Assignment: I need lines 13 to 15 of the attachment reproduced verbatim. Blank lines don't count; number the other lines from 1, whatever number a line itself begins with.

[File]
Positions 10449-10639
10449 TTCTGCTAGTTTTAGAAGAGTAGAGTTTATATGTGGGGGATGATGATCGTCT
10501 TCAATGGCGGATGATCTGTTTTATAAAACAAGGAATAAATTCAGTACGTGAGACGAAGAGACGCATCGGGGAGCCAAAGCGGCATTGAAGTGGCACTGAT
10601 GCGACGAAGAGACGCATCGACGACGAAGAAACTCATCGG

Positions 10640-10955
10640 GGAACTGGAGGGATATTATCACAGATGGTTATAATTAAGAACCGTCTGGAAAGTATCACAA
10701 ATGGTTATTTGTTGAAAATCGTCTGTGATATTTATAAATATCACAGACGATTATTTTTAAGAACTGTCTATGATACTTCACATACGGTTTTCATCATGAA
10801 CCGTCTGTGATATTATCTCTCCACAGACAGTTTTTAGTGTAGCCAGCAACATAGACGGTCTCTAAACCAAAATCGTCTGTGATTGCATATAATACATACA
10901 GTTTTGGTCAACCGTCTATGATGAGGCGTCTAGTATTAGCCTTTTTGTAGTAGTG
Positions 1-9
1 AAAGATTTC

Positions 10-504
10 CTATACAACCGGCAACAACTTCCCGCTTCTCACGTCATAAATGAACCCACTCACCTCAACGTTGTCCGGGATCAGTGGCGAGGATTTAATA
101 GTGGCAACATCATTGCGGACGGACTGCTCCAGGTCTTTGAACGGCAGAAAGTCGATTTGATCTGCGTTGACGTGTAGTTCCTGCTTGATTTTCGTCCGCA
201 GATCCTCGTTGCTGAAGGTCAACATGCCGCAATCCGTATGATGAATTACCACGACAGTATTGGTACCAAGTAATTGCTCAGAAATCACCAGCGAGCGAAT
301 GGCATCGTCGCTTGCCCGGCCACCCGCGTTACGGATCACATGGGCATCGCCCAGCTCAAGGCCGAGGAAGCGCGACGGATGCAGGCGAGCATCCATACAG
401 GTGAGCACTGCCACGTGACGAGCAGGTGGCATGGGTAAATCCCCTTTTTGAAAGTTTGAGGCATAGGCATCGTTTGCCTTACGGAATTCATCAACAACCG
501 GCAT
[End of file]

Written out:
10 CTATACAACCGGCAACAACTTCCCGCTTCTCACGTCATAAATGAACCCACTCACCTCAACGTTGTCCGGGATCAGTGGCGAGGATTTAATA
101 GTGGCAACATCATTGCGGACGGACTGCTCCAGGTCTTTGAACGGCAGAAAGTCGATTTGATCTGCGTTGACGTGTAGTTCCTGCTTGATTTTCGTCCGCA
201 GATCCTCGTTGCTGAAGGTCAACATGCCGCAATCCGTATGATGAATTACCACGACAGTATTGGTACCAAGTAATTGCTCAGAAATCACCAGCGAGCGAAT